Handling of cash and other donations

 

Introduction

Banking

Cheques

Card transactions

Direct debits

 

 

Introduction

Donation handling guidance is important

  • To protect the organisation from fraud, theft or embezzlement
  • To protect staff or volunteers from accusations of dishonesty or the temptation to commit fraud
  • To assure donors that their donations and gifts are used for the purpose for which they were given

 

The need to handle donations, and particularly cash, arises throughout the fundraising sector and occurs in a number of areas, such as appeals, fundraising events, ticket sales, refreshment sales, programme sales, raffles and trading. These donations can be made in person, over the phone or online. The general guidance given here applies to the handling of donations in all situations.

It is important for fundraising organisations to have a procedure in place for handling cash and other donations.

 

Banking

It’s advisable for all cash handlers to have suitable banking bags for counting and cashing up money. Where cash is received in collection envelopes or collection boxes as part of a public charitable collection in Scotland, it must be counted and banked as soon as possible. Where substantial sums are being taken at an event, it is a good idea for cash to be banked in stages and by two individuals. Cash should never be left unattended or in an unattended environment. Cash not banked immediately should be placed in a safe or other secure location.

 

Cheques:

It is important that any person accepting a cheque ensures that:

  • The date is current (normally six months from the date of the cheque but this should be verified with the bank)
  • The cheque is made out to the correct payee
  • The words describing the amount on ‘pay’ lines matches the numbers in the ‘£’ box
  • The cheque is not post-dated

 

Card transactions

It is important that fundraising organisations comply with the Payment Card Industry Data Security Standards (PCI-DSS). Although this is not a legal requirement, fundraising organisations will be required by payment card companies to comply with the PCI-DSS, and could be fined if they do not. PCI-DSS consists of 12 requirements that all organisations and businesses processing card payments have to meet.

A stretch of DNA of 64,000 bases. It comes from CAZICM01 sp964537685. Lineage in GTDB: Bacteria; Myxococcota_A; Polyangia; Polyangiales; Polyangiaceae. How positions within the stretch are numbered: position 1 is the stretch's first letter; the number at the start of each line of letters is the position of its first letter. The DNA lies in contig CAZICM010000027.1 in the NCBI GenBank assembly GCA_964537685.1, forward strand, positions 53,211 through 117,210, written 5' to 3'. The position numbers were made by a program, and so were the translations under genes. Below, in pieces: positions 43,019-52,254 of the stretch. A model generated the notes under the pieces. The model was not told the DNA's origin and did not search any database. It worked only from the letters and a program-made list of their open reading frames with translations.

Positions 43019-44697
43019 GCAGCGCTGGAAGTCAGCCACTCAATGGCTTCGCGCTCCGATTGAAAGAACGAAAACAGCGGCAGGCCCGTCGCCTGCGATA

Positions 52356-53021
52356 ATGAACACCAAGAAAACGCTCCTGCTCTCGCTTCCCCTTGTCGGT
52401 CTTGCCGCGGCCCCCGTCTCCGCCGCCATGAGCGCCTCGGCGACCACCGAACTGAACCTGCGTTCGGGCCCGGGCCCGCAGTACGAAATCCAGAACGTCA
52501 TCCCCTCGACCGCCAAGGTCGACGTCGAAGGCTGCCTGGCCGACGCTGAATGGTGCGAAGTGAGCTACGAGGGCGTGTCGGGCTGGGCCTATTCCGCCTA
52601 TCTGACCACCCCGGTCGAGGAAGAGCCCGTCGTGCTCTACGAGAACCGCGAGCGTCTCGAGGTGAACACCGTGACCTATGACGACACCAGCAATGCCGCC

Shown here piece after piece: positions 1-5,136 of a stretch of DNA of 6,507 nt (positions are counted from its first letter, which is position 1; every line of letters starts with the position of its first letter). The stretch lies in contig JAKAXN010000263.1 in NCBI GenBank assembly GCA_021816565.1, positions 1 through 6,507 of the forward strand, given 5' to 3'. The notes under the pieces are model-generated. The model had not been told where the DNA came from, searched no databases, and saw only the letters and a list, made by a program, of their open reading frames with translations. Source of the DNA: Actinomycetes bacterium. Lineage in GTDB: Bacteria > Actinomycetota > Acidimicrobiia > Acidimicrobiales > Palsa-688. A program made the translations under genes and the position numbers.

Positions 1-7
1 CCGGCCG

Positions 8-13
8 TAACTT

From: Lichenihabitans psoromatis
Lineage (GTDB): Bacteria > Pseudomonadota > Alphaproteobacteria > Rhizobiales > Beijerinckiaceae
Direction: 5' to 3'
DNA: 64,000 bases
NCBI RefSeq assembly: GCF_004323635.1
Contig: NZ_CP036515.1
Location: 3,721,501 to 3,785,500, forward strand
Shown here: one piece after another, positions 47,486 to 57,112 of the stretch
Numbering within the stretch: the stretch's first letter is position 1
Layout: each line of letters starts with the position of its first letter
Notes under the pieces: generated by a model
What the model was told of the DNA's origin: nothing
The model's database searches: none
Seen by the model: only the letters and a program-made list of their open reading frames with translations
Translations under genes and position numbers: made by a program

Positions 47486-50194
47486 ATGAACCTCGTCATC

Fundraising organisations should:

  • Ensure that third party card transaction processors are PCI-DSS compliant

 

  • Ensure online donations are processed using a secure payment gateway which is PCI-DSS compliant. In some cases, a fundraising organisation’s bank may require the CSC (Card Security Code) – the three digit security number on the back of the card or for AMEX, the four digit number on the front of the card), to provide additional security. The CSC may need to be obtained for telephone donations/payments and if so, procedures will need to be in place to ensure the security of the card details during the transaction and after it has been processed

 

Direct debits

The procedures and rules surrounding direct debits will vary dependent on the bank used by the charity.

The Direct Debit Guarantee exists to provide unified standards and protection to customers, and charities must ensure compliance with the guarantee. Organisations which have signed up to the guarantee have a legal requirement to comply with it.